Colombians are heading to the polls to vote in a landmark referendum on tougher anti-corruption laws, two months after choosing Ivan Duque as their new president.
Polls opened across the country on Sunday for voters to respond with a “yes” or “no” to seven proposals that seek to punish public and private corruption and guarantee accountability.
If passed, the changes could see Congress members’ salaries lowered by 40 percent, force politicians to declare their income, affect term limits, enforce mandatory jail sentences for corruption and change the way public contracts are awarded in the country.
Voters can return a different answer on each separate measure. Each question requires a “yes” vote from at least 50 percent plus one of valid ballots to pass, and no less than a third of the 36 million registered voters must have voted.
Results are expected to be announced at 23:00 GMT.
Most parties in Congress voted in favour of holding the referendum before the presidential elections in June, but have since avoided any promotion of the initiative.
“We’ve been waiting 25 years for Congress to act on these measures,” said Claudia Lopez, a former senator and a leading advocate of the initiative.
“Instead, they voted them down every single time.”
Activists collected four million signatures to get officials to fund Sunday’s referendum.
Corruption costs the country $17bn a year, equivalent to 5.3 percent of GDP, the country’s comptroller has said. Colombia ranks 96 out of 180 countries, according to Transparency International’s corruption index.
Colombian law currently sets senators’ salaries at about $124,000 a year, more than what parliamentarians make in countries like the Netherlands, Sweden and France.
Many members of Congress have been accused of diverting public funds to local governments, led by mayors from their own political camps.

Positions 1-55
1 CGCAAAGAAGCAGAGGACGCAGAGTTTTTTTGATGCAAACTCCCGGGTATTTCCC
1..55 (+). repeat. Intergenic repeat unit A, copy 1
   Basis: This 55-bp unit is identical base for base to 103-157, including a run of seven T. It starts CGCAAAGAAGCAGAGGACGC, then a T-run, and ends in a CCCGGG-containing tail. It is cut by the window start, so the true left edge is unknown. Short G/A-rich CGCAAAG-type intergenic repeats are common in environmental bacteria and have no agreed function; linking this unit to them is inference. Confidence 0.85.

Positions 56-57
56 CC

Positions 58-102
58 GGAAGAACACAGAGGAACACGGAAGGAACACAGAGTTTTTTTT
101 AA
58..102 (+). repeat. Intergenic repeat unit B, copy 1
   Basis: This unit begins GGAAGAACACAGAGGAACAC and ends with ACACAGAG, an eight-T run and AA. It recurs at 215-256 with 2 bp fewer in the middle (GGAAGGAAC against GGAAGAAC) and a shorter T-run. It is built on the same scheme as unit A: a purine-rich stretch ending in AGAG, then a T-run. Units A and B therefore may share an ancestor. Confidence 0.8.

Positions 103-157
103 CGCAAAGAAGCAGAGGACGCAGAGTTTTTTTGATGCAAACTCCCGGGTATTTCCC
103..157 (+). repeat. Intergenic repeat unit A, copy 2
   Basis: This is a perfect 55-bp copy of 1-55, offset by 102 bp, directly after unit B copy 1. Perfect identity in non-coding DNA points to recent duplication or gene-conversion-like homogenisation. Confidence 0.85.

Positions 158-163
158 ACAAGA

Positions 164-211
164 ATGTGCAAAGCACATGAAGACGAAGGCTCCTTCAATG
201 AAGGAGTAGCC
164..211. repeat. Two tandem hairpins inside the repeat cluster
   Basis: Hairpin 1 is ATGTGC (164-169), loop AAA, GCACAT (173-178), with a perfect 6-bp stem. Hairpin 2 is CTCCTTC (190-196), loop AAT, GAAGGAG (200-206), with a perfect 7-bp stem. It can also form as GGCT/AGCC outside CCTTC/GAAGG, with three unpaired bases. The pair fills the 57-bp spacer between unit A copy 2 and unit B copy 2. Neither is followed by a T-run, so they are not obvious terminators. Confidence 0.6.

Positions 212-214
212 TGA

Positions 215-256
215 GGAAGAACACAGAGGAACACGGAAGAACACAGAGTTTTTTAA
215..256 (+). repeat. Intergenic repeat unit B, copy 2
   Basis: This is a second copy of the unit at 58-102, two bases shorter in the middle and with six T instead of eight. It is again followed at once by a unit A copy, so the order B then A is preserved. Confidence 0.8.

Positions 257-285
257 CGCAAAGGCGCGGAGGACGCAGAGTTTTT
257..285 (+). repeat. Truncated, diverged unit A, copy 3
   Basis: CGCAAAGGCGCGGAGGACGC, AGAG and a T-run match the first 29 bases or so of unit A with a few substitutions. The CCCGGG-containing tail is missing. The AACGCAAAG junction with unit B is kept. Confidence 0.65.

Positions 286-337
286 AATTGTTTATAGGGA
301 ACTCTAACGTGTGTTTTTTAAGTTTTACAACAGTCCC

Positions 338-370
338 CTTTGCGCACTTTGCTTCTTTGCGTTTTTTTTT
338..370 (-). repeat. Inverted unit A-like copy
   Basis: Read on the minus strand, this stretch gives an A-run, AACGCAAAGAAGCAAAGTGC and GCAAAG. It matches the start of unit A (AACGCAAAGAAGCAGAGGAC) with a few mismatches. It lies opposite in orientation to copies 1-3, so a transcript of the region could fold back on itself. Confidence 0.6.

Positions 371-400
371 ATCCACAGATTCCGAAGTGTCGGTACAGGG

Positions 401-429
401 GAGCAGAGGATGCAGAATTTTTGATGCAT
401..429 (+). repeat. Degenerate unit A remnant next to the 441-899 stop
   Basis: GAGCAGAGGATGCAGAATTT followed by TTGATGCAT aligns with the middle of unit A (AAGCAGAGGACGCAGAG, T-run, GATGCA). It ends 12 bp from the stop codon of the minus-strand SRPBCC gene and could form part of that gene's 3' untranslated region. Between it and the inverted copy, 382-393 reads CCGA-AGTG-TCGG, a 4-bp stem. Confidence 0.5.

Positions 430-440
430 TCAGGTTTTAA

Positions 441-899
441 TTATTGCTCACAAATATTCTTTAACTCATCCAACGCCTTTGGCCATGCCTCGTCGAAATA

“Congress is widely considered the most corrupt institution in the country and it is despised by many Colombians,” said Al Jazeera’s Alessandro Rampietti, reporting from the capital, Bogota.
“Supporters of this initiative are trying to bring the issue of corruption at the forefront in Colombian politics and to achieve some real change,” he added.
Duque announced he will vote, but many in his party said they would not.
“Laws don’t solve corruption,” said Samuel Hoyos, a member of the Democratic Center party.
“Colombia is full of codes, prohibitions and regulations, but nothing changes.
“We need to change the culture in the country and we need citizens to keep a close eye on politicians,” Hoyos added. “Otherwise, we are just throwing away public money in initiatives that will have little effect.”
|Duque casts his ballot in Bogota during the nationwide referendum [Ivan Valencia/AP]|
Meanwhile, Andres Hernandez, senior programme coordinator at Transparency International, believes the vote could have a major impact.
“If millions of citizens vote in favour of it, it will have a strong symbolic effect on the political class,” he told Al Jazeera.
“It will say this is not an issue that will fade into the background, that Colombians are expecting results and concrete measures.”
If the proposed measures are voted in, the Congress will be obligated to introduce the changes within a year.